Navigating Vesting in Crypto: Token Distribution Explained

Photo - Navigating Vesting in Crypto: Token Distribution Explained
The token distribution process among investors, known as vesting, plays a pivotal role in stabilizing an asset's value and fostering project loyalty. Properly executed vesting can mitigate or even eliminate the impact of price fluctuations triggered by unlocking events, when early investors and ICO participants are rallying to realize their profits.
Vesting orchestrates the transfer of tokens to various investor groups, setting timelines for their partial and complete unlock. It's integral to ICOs, token sales, and other fundraising initiatives. 

Vesting entails lock-up phases (cliff) and token distribution phases. For example, Meson project's team will receive MSN tokens over an 8-year period, starting six months post-Token Generation Event (TGE). Vesting is not limited to project teams but also extends to: 

  • Investors;
  • Active project contributors;
  • Testnet users.

Smart contracts ensure vesting adherence, acting as intermediaries between the project and token holders. After the lock-up phase, smart contracts automatically begin distributing assets to the designated addresses.

Types of Vesting

Time-Based Vesting. Tokens are allocated over a specific time frame. Decentralized exchange dYdX utilized this method for its investors, early users, and token holders.
DYDX token allocation graph. Source:

DYDX token allocation graph. Source:

Milestone-Based Vesting. Token distribution hinges on reaching project roadmap goals and key milestones. For example, when the token is listed on an exchange, network updates occur, or other crucial events take place, the team will be entitled to 10% of their assets. 

Hybrid Vesting. This method blends aspects of both time-based and milestone-based vesting. For ICO participants, tokens are time-distributed, whereas, for the team, it's milestone-dependent.

Reverse Vesting.  Allocation holders might forfeit tokens, either wholly or partially, if certain conditions aren't met. This is more common in traditional markets, where a company can repurchase tokens from departing employees.

Linear and periodic vesting are also prevalent. Linear vesting involves continuous distribution over a set period, while periodic vesting happens at regular intervals (monthly, quarterly, yearly).

Vesting's Impact on Token Price

Cryptocurrency projects strategically allocate tokens across various directions, such as providing liquidity, rewarding miners, and other vital operational aspects.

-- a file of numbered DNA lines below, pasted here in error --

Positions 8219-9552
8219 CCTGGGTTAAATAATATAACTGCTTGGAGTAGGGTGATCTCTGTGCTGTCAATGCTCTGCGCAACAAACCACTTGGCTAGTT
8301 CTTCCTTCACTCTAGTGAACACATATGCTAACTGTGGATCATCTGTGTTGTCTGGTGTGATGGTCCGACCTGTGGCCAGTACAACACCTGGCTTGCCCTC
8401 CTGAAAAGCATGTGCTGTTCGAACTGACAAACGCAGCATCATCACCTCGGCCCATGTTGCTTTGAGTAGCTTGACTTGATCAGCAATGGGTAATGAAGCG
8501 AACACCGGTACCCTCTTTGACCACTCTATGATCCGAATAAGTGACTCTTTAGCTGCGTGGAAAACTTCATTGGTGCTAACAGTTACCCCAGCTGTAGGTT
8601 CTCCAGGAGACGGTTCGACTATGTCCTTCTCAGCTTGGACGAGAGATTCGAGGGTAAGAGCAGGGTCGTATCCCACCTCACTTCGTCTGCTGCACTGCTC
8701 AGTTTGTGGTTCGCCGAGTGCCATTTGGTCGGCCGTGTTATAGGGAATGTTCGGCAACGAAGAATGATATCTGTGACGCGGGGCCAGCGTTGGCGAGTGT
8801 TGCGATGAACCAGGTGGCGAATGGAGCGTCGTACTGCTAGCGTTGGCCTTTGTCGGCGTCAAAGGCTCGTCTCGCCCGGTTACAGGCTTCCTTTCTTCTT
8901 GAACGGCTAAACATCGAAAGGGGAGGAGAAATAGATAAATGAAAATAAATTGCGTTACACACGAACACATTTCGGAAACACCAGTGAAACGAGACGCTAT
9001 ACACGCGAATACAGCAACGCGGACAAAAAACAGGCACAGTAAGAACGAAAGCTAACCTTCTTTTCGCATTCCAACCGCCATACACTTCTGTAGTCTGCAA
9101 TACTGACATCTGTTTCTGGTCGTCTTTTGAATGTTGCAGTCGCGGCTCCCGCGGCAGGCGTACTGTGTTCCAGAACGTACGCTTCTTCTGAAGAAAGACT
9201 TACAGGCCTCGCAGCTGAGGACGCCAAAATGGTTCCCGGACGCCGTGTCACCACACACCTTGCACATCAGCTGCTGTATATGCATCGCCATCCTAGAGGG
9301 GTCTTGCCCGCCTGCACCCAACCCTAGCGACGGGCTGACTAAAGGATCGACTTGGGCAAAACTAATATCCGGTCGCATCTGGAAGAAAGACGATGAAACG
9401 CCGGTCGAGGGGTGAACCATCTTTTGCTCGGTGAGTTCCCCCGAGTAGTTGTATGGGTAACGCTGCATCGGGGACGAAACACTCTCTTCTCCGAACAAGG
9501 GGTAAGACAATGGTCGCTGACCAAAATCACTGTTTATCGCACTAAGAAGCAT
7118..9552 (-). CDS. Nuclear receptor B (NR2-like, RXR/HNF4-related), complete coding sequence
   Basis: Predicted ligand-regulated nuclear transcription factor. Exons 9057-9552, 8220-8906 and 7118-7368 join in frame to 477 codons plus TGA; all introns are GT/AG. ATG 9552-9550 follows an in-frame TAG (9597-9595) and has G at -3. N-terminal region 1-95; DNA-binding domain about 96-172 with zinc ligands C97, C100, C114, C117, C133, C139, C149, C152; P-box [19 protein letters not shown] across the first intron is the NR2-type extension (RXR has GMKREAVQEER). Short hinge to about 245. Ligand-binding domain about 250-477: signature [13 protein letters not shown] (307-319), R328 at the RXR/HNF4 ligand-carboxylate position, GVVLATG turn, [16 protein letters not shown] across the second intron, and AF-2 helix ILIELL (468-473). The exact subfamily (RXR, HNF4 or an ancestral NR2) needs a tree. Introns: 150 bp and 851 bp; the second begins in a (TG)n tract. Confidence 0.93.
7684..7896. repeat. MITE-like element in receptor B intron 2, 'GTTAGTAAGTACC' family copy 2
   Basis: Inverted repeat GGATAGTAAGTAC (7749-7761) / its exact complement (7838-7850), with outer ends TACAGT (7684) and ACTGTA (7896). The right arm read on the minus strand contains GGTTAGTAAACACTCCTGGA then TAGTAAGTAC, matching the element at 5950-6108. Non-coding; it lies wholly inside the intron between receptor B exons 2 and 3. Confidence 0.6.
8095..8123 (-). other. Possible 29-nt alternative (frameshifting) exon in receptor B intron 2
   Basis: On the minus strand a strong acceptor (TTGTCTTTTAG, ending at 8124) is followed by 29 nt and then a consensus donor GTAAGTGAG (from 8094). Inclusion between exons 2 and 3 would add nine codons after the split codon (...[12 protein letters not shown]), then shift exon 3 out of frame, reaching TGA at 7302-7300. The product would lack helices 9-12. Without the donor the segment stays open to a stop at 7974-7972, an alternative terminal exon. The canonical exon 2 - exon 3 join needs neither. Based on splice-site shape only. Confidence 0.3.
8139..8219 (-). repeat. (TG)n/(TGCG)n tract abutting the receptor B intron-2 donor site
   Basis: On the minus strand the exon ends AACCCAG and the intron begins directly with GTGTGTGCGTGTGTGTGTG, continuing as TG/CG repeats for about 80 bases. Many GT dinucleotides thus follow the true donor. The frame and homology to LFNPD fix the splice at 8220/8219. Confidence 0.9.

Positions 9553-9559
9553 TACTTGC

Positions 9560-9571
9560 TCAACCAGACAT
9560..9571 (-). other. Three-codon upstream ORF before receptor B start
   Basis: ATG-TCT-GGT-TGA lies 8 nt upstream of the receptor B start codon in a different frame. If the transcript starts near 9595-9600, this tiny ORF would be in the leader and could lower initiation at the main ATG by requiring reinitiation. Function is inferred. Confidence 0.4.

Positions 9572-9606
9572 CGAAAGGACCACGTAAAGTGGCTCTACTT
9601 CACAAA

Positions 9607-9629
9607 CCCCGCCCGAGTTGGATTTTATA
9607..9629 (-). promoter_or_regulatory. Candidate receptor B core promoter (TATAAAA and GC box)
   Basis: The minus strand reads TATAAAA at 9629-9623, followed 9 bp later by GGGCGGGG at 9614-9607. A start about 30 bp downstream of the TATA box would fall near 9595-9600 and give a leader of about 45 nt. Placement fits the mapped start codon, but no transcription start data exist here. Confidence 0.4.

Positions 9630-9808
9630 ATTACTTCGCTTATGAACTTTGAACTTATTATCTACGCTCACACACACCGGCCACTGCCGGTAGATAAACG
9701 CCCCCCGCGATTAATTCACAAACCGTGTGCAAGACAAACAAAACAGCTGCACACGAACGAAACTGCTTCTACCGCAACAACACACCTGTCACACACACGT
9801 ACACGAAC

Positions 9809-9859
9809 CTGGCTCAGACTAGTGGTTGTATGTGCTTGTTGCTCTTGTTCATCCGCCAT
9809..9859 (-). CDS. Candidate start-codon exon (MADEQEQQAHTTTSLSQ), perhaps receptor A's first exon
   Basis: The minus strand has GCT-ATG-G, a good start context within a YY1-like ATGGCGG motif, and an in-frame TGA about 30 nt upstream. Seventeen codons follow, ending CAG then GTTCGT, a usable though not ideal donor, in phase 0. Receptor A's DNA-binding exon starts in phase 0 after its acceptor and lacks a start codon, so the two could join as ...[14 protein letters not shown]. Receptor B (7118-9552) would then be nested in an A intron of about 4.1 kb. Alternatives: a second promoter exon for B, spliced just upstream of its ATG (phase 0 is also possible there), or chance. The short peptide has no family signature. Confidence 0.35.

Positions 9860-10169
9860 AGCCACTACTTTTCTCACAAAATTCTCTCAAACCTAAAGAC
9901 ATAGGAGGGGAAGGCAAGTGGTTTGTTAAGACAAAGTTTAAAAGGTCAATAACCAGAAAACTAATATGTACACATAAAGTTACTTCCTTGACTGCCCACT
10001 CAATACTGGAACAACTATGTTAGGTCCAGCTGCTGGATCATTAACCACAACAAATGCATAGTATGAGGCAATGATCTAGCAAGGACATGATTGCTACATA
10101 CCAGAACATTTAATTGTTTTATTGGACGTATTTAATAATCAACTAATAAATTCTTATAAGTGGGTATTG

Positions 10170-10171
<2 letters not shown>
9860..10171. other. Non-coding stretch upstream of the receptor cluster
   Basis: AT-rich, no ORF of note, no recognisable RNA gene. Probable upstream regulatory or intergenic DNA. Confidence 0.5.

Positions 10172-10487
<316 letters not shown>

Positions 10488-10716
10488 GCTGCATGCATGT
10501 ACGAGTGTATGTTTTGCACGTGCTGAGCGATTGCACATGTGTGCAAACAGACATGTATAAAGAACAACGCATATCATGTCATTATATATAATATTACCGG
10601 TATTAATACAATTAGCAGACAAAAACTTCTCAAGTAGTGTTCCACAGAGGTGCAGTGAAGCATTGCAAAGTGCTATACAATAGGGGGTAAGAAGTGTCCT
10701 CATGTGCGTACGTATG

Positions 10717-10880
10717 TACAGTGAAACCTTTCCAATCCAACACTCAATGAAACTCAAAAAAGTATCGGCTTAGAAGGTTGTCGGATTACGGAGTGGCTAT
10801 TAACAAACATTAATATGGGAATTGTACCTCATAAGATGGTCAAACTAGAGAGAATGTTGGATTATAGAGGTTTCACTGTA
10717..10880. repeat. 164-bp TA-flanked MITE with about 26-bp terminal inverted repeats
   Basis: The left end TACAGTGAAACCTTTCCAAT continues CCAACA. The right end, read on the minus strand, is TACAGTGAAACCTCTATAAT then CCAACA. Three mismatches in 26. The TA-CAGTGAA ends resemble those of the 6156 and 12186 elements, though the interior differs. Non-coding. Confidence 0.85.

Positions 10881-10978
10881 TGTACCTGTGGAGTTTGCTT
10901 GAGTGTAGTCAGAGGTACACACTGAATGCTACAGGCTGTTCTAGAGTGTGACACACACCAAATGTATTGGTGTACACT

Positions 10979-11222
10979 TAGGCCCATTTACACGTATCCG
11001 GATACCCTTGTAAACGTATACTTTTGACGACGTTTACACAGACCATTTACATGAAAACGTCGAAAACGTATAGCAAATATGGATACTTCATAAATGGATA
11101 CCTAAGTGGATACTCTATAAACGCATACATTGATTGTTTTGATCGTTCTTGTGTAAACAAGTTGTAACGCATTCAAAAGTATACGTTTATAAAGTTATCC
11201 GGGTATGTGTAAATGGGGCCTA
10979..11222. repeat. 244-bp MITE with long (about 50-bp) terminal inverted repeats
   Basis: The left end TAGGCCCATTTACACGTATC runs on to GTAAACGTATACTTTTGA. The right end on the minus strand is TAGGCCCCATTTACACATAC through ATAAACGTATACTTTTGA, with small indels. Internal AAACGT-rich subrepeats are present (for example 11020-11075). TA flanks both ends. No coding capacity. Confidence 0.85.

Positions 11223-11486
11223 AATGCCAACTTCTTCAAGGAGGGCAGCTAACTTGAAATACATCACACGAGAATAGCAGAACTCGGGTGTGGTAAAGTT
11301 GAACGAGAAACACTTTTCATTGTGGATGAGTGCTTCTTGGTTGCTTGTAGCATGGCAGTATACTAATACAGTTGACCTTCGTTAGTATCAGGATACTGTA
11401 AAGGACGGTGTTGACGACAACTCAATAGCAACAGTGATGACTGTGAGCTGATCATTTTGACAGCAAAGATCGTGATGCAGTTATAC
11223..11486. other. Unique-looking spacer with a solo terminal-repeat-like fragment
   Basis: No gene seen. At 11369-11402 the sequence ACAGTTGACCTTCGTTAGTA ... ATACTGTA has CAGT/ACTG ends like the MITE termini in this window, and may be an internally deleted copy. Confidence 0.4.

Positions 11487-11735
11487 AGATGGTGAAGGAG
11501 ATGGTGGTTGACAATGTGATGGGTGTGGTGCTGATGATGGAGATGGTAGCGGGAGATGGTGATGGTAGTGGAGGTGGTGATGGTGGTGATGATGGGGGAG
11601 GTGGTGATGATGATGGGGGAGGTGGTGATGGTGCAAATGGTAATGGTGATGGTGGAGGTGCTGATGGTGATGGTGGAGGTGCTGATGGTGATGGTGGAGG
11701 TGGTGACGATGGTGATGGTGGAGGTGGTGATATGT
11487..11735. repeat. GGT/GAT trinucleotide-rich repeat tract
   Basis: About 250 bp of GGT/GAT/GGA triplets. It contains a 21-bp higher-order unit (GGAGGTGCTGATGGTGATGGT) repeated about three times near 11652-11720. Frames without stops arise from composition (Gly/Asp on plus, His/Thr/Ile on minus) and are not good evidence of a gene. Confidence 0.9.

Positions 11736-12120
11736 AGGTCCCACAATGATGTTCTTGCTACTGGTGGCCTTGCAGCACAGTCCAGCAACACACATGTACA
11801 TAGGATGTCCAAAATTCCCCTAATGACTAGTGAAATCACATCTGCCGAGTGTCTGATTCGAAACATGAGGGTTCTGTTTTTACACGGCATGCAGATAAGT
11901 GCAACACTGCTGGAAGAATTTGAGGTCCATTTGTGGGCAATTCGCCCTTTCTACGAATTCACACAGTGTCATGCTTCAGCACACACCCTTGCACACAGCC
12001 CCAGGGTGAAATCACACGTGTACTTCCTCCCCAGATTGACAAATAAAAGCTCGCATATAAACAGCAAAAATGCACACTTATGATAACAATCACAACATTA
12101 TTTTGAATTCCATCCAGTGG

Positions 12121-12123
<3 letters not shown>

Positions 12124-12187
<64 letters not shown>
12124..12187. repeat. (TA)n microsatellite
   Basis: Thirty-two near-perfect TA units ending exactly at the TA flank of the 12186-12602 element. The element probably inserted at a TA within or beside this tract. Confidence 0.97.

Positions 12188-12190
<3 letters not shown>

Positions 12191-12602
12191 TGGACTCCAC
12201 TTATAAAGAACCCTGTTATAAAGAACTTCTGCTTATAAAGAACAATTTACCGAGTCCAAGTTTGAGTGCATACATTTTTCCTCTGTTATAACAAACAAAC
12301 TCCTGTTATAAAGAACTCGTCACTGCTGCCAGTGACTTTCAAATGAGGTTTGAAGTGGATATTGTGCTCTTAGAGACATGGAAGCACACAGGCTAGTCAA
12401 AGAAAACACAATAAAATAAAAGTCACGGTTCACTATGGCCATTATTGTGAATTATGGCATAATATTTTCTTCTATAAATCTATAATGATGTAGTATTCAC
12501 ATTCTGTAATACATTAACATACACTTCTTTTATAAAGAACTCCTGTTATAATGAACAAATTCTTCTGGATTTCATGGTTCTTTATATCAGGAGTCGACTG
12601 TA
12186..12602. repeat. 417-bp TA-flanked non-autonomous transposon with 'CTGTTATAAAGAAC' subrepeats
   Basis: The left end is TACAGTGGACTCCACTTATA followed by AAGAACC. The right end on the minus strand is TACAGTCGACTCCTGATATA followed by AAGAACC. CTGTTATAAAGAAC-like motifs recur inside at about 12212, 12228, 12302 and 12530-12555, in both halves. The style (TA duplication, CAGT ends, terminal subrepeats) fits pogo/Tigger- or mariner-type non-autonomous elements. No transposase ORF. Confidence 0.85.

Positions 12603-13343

These allocations, especially those prone to immediate selling upon release, can significantly impact the token's price. If the market fails to absorb these additional tokens due to a lack of buy orders, it could lead to a substantial drop in the token's value.

Take the Aptos project, for instance. Over three months, it evenly distributed 74.5 million APT tokens, amounting to 7.44% of its total supply. These tokens were unlocked monthly, on the 12th of each month, and allocated to key investors, the community, and the project's fund.

This schedule of unlocks saw notable price fluctuations: an 18.7% decrease in November, 18.5% in December, and 13% in January, averaging a dip of about 16.7%.
Correlation of APT vesting with its market value. Source:

Correlation of APT vesting with its market value. Source:

Vesting serves as a crucial mechanism to moderate such effects. Without the phased distribution of tokens, the asset's price might have experienced even more significant drops. By imposing limitations on the volume of tokens that various stakeholder groups can sell at any given time, projects can soften the potential negative impact on their token’s price.

Conversely, when tokens remain with their holders during the vesting period, it prevents a flood of sell orders, maintaining a level of price stability. Any additional market purchases during this time can even cause the price to rise.

To explore more about making gains through vesting, refer to our detailed article.

Vesting in Action: Real-World Projects

Polkadot: Allocated 30% of its DOT tokens to the Web3 Foundation, overseeing the blockchain's development and support. These tokens are vested over a period of six years, with monthly distributions starting six months after the Token Generation Event (TGE).

Filecoin: A decentralized data storage network, vests its mining tokens to sustain network robustness. Here, 75% of the mining rewards per block are gradually distributed over 180 days, while the remaining 25% are instantly available to miners.

Avalanche: Reserved 10% of the total AVAX supply for its team. Following an initial three-month lock-up, the tokens are vested over 15 quarterly periods.

Conclusion: Vesting-Related Challenges

Cryptocurrency vesting effectively curbs mass selling by early investors, ICO participants, and speculative traders. It also incentivizes the project team to remain committed, as a part of their token allocation remains locked. However, despite these benefits, vesting introduces certain risks and complexities.

The primary risk lies in the vulnerability of smart contracts. Since token distribution is governed algorithmically, any breach could compromise the entire process. In the best-case scenario, this results in premature token access, but at worst, it can lead to cryptocurrency theft.

Vlad Vovk
Writes about DeFi and cryptocurrencies from a technological perspective.